By Robert Lucke
This column is about three things. First it is all about chokecherries. Then it turns to how your humble correspondent proved his doctor wrong (almost) and got gored by a 100-year-old deer. First the chokecherries.
Never have we seen such an abundant crop of chokecherries. Why, they are all over the place. Get out to Beaver Creek Park or most any valley floor and you can pick scads in short order.
Now mind you, some don't like chokecherries because they are tart and have pits. But we say to you, that until you have made some homemade chokecherry syrup and had some on your pancakes or waffles when it is 40 below and the blizzard is striking outdoors, you have not lived at all! Get out and start picking!
We freely admit that we have never gotten along with what we call the "Almas" deer in our house. We bought them from a fellow who was turning the Young-Almas house into a funeral home and he did not think that heads looking down on corpses was such a good thing. Now these heads had not been off the walls since that house was built and when we moved them, well, it is enough to say that they have never forgiven us one little bit! Their expressions year after year have remained dour to say the least.
Last spring we added a small room onto our cabin and since moving into the place, have had nothing but trouble with wasps who all summer long, as nearly as we can figure, are attracted to the multitude of different stains in that part of the house.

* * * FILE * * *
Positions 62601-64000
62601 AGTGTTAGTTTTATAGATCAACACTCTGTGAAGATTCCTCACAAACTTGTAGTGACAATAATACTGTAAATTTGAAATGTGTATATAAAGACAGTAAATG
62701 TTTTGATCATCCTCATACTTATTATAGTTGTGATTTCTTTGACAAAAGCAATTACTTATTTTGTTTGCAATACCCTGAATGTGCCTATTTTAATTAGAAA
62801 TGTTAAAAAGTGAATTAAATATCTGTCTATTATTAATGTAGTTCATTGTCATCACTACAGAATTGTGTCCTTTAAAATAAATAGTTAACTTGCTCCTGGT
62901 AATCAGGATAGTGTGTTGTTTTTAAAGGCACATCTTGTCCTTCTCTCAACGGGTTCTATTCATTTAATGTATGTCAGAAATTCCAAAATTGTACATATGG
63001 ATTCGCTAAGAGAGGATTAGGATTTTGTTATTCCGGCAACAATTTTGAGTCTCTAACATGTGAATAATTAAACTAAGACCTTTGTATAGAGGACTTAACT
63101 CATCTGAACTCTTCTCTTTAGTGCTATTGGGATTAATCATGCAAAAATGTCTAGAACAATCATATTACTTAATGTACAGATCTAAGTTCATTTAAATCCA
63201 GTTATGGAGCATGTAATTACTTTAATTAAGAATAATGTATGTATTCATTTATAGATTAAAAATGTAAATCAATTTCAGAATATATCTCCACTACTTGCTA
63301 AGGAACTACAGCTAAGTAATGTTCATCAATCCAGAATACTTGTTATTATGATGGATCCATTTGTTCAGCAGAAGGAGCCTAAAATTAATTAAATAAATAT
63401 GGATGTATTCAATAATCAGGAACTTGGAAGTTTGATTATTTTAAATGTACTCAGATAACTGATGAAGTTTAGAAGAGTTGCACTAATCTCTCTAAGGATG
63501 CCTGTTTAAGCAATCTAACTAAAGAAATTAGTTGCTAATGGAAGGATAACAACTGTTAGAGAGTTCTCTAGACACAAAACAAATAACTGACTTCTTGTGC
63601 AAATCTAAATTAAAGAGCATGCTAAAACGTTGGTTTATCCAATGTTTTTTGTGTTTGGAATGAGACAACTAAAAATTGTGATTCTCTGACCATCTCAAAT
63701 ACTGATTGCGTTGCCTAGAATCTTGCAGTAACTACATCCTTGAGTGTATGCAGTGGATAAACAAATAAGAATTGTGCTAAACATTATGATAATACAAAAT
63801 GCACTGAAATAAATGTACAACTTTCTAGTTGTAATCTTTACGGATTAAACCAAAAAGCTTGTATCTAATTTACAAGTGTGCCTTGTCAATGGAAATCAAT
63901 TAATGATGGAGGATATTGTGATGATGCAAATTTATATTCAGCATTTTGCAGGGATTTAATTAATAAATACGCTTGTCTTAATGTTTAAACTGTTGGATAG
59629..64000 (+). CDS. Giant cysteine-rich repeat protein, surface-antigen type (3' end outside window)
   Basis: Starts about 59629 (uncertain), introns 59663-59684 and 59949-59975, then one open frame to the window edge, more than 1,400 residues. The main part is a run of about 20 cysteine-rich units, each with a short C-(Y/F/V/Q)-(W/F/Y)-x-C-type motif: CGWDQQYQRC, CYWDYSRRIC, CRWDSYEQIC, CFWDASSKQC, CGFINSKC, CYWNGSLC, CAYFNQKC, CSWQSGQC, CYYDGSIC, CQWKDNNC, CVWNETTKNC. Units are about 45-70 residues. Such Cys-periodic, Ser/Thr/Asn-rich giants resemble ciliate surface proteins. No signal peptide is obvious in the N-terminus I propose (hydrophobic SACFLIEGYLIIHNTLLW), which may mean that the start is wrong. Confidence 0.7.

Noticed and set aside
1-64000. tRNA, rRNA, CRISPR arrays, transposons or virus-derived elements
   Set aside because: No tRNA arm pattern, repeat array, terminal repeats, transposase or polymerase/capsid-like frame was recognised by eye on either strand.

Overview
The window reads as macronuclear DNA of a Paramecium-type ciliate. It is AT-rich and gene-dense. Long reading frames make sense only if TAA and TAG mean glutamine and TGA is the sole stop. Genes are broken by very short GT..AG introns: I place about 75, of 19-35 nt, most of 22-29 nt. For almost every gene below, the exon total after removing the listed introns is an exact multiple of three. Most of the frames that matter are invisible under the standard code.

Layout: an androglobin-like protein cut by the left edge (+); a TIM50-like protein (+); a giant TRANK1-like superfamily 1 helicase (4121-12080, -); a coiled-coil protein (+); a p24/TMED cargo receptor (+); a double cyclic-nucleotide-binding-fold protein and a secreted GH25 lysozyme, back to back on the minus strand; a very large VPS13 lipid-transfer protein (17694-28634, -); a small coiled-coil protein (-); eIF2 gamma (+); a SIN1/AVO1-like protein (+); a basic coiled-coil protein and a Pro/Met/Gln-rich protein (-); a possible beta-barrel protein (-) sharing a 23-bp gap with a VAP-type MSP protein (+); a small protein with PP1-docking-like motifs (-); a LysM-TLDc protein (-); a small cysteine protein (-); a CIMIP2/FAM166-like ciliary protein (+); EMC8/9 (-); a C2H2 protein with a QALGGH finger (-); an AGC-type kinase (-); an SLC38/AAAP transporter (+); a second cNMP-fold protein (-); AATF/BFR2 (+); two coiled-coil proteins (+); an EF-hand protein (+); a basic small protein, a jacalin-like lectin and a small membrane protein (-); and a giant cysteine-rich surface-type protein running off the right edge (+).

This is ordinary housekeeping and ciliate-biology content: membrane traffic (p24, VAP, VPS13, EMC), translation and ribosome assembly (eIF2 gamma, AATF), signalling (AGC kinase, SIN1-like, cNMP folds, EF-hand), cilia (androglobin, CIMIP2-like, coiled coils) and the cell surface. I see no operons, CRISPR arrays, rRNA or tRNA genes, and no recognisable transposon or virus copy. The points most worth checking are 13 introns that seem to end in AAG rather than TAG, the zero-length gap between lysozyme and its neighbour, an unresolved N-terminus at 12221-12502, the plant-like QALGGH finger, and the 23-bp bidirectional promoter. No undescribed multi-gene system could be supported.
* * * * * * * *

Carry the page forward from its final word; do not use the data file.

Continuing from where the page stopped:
So, gentle readers, last Saturday night we were getting ready for bed when another wasp appeared, high above us in that new room in a second floor dormer window. We knew we couldn't just leave him to fly around. Having done that one other time, we ended up getting bitten in bed. So we thought if we got a long ladder and a long broom, we could probably reach right over the "Alma" deer and smack that wasp to smithereens in short order. Well, up the ladder we climbed. We smacked the wasp all right, but in some way dislodged the deer who came tumbling down, down, down right for us.
We should tell you at this point that some of you know that we have prostate cancer and one doctor told us that probably that cancer would get us sooner or later.
Well, imagine what we were thinking right then, "No, that is not right. We are going out by being gored by an Almas' deer!"
The deer did gore us in the shoulder, a glancing blow, and then continued it's hurdle to a couch far below where our dog was watching. He actually saw it coming and moved under the couch so quickly we didn't even see him move at all. And when we did go to bed, we had to drag him out from under that couch. He wasn't coming out on his own for anything.
And the good news was that either we did get that wasp or else we frightened him out of the house. As we nursed our wounds, we noticed that once again we were living in a waspless house. Meanwhile, the "Almas" deer laid on the floor and after all these years, that dour expression had changed to a definite smirk!